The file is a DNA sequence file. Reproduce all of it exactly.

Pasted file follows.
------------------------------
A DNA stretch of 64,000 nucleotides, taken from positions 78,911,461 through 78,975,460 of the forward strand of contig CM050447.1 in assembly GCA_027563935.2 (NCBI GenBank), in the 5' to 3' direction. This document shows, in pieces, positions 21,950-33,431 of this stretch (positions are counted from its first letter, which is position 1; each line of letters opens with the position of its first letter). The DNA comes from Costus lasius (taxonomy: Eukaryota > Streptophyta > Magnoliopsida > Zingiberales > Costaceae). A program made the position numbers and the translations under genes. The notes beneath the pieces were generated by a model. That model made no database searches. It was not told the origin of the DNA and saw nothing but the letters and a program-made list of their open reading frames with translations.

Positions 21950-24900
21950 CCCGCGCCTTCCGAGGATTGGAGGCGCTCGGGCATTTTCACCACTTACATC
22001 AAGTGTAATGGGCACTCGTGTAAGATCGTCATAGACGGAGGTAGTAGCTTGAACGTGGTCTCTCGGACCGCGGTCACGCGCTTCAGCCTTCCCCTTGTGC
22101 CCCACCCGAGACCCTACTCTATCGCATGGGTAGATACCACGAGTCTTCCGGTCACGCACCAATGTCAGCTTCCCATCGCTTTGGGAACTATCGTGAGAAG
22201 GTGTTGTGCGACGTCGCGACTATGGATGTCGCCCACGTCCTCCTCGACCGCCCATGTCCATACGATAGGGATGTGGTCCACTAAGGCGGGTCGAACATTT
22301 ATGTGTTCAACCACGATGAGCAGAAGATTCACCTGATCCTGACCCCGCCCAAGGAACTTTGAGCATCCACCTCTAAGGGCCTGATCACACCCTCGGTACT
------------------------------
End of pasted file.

A DNA stretch of 64,000 nucleotides, taken from positions 78,911,461 through 78,975,460 of the forward strand of contig CM050447.1 in assembly GCA_027563935.2 (NCBI GenBank), in the 5' to 3' direction. This document shows, in pieces, positions 21,950-33,431 of this stretch (positions are counted from its first letter, which is position 1; each line of letters opens with the position of its first letter). The DNA comes from Costus lasius (taxonomy: Eukaryota > Streptophyta > Magnoliopsida > Zingiberales > Costaceae). A program made the position numbers and the translations under genes. The notes beneath the pieces were generated by a model. That model made no database searches. It was not told the origin of the DNA and saw nothing but the letters and a program-made list of their open reading frames with translations.

Positions 21950-24900
21950 CCCGCGCCTTCCGAGGATTGGAGGCGCTCGGGCATTTTCACCACTTACATC
22001 AAGTGTAATGGGCACTCGTGTAAGATCGTCATAGACGGAGGTAGTAGCTTGAACGTGGTCTCTCGGACCGCGGTCACGCGCTTCAGCCTTCCCCTTGTGC
22101 CCCACCCGAGACCCTACTCTATCGCATGGGTAGATACCACGAGTCTTCCGGTCACGCACCAATGTCAGCTTCCCATCGCTTTGGGAACTATCGTGAGAAG
22201 GTGTTGTGCGACGTCGCGACTATGGATGTCGCCCACGTCCTCCTCGACCGCCCATGTCCATACGATAGGGATGTGGTCCACTAAGGCGGGTCGAACATTT
22301 ATGTGTTCAACCACGATGAGCAGAAGATTCACCTGATCCTGACCCCGCCCAAGGAACTTTGAGCATCCACCTCTAAGGGCCTGATCACACCCTCGGTACT